Commencement 2012: Odeke Ekirapa Class Response
Families, faculty and deans, staff and guests, my fellow graduates: Thank you for being here today to celebrate this milestone in the lives of 880 undergraduate and 20 graduate students. I am honored to deliver the student Commencement speech at this, the University's 162nd Commencement ceremony.
To all of you, I ask this simple question: Why Bucknell?
We have all been asked this question — about our college selection or why your children have chosen this school. Others answer why they work or teach here. For each and every one of you, the answer is not only different but also has evolved over time. It is this evolution I want to speak to you about today.
Before I begin, allow me to tell you something about myself. My name is Odeke Ekirapa. I am a management major. I was born and raised in Nairobi, Kenya, and have had the pleasure of being involved in a wide spectrum of clubs and organizations here at Bucknell, ranging from Greek life, to service groups, to leadership groups.
"Why Bucknell?" I have been asked this question more times than I care to count, especially when I would say that I was from Kenya.
Because I lived some 8,000 miles away, I had never been on campus before the first day of Orientation. I picked Bucknell because the website looked decent enough, and the football — oh sorry, you call it soccer here — the jerseys looked pretty cool too. But when I arrived, I was thrown into a new world of culture. People would say, "hi," to you when you walk by. People are genuinely friendly. From the custodians to the lunch ladies in the caf, everyone was more than accomodating to me. People here hold doors, and cars stop at crosswalks ... you have to understand that the BBC does not paint a pretty picture of Americans, so these little things are not so little. And Orientation — with its Color Wars, 'ray for the Orange and Blue, and Playfair — simply incredible.
Two weeks after the whirlwind that is Orientation had passed, I started working for the student calling program - you know the people who call you and sweetly convince you to give back to your alma mater? One day, an alumnus asked me, "So, why Bucknell?" I remember saying, "Sir, I spoke to an alumnus of the Class of '64 earlier this week who talked about this concept, the Bucknell Spirit. He defined it as a kindred spirit, generated and shared by all Bucknellians, the very thing that unite us all." The alumnus laughed. He knew exactly what that meant. But that laugh, that recognition of the Bucknell Spirit, that is why Bucknell.
Now let's fast forward to spring semester, junior year. Fifty-one percent of our class was scattered across the globe in study abroad programs. The rest of us were stuck, as so many call it, "In the middle of nowhere," missing our classmates. Looking back, however, we were all in the same boat. Here and abroad, friends were separated. People had to adapt to a new country or a new Bucknell — what I feared would be a lonelier Bucknell. My fears could not have been more unwarranted.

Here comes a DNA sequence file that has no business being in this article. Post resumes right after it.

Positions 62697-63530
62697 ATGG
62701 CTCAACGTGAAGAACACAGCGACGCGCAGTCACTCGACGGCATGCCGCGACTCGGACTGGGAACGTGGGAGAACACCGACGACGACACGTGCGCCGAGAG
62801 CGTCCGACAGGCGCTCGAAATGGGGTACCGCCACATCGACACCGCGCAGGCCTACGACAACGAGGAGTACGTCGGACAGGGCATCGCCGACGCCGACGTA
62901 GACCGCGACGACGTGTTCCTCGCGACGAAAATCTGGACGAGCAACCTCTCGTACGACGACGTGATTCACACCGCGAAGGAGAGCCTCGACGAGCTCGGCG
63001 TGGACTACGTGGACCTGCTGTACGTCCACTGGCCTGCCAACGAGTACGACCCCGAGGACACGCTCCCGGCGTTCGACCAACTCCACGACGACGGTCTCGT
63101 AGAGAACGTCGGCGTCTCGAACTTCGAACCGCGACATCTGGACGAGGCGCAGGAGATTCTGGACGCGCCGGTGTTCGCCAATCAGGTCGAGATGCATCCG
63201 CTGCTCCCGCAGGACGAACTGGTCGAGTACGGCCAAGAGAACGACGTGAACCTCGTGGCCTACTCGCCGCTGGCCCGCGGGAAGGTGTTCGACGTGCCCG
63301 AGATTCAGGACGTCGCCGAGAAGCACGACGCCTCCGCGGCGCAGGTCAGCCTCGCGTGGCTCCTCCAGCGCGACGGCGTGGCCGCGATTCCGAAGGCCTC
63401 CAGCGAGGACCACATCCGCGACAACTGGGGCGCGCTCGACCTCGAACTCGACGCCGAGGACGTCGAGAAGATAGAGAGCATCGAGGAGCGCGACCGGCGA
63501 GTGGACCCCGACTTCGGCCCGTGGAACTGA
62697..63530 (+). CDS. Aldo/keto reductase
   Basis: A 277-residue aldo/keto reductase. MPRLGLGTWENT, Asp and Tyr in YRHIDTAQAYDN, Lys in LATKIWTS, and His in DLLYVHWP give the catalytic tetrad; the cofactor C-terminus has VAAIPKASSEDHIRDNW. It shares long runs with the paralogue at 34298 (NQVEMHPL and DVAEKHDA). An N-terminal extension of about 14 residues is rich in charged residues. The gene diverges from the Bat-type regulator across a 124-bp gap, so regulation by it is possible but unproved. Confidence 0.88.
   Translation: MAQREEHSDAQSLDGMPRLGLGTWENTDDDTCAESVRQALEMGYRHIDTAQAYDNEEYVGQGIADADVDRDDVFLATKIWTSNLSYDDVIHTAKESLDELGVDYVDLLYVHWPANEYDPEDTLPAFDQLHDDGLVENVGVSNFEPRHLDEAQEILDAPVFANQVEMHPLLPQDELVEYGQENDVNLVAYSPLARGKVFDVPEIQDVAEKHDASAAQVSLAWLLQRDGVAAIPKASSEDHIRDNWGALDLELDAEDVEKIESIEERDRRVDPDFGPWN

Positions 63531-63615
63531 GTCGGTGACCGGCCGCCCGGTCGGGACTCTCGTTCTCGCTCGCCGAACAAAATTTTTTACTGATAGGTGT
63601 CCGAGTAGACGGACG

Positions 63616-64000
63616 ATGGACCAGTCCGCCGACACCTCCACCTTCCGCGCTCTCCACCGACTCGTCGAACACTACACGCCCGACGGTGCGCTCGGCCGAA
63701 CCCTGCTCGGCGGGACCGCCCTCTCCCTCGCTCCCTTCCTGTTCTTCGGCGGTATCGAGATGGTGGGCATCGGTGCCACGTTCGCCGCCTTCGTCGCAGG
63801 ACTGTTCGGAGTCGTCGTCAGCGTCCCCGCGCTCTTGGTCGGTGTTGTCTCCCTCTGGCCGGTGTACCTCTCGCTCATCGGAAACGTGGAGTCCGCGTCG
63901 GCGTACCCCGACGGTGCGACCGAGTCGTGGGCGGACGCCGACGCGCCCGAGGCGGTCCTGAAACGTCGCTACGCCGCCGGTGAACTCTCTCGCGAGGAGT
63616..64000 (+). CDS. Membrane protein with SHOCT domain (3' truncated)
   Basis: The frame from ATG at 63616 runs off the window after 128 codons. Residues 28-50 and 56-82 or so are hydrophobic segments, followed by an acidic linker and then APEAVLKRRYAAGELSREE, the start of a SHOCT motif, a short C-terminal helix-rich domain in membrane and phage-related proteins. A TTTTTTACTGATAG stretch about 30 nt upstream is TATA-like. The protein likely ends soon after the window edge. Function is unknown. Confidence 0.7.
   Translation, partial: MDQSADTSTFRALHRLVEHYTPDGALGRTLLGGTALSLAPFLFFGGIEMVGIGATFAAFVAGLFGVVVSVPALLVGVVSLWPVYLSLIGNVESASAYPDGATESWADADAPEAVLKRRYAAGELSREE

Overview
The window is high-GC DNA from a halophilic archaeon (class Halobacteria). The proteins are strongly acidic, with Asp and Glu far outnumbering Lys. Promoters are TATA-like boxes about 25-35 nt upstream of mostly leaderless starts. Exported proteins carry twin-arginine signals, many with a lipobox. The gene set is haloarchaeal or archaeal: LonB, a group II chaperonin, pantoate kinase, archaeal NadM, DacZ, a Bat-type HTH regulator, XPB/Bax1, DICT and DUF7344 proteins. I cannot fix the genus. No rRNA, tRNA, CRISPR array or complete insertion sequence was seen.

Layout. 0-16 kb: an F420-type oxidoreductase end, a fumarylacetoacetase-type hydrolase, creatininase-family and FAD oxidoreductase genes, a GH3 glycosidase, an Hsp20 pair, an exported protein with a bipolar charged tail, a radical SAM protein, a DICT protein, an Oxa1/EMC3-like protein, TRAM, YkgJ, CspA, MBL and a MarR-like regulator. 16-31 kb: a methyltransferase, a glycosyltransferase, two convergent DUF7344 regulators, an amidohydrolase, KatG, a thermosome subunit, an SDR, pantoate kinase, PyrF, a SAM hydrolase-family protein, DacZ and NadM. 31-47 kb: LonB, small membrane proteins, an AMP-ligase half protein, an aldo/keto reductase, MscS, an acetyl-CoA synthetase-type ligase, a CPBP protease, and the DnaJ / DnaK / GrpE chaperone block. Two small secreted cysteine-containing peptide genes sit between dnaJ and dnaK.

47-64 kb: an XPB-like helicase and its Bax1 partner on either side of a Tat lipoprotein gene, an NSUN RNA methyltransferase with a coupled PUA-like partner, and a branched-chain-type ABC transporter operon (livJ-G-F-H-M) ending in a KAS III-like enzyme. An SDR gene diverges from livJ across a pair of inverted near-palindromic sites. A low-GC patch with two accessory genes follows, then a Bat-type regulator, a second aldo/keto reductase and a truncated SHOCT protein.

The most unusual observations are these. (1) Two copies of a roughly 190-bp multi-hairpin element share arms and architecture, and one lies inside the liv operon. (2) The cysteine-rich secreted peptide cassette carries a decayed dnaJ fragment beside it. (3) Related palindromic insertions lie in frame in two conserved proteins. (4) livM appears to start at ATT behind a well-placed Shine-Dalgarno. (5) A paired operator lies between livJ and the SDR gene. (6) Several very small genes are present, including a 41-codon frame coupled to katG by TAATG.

With so many of my friends gone, I forced myself to find new ones, to explore different activities and to forge closer ties with the people I still had by my side. I recall a conversation with a girl near the tail end of that semester. She said, "You know what, Odeke? More than half the people here I didn't know existed before this semester, and now I'm pretty good friends with them."
What amazed me was that this otherwise random group of people that was gathered here together, night after night, was not so random at all. Gatherings like this happened frequently that semester. They were not one-time events. I remember feeling that the juniors who stayed because of schedules or financial hardships or athletic obligations became part of a select circle. This circle was created by constraints of time, money and commitments. But by the end of the semester, it was held together by something else entirely: a love for Bucknell.
But here is the part that is truly amazing: While our circle was forming at Bucknell, other circles were forming abroad — in Spain, England, Argentina, in South Africa, all around the world. And, just like my circle, they were born of constraints. We were isolated in central Pennsylvania; they were isolated elsewhere in the world. With only so many Bucknell students in each abroad destination, they inevitably become close. But by the end of their time abroad, these students held their circles together with the exact same thing that linked the juniors back here in Lewisburg: the Bucknell Spirit.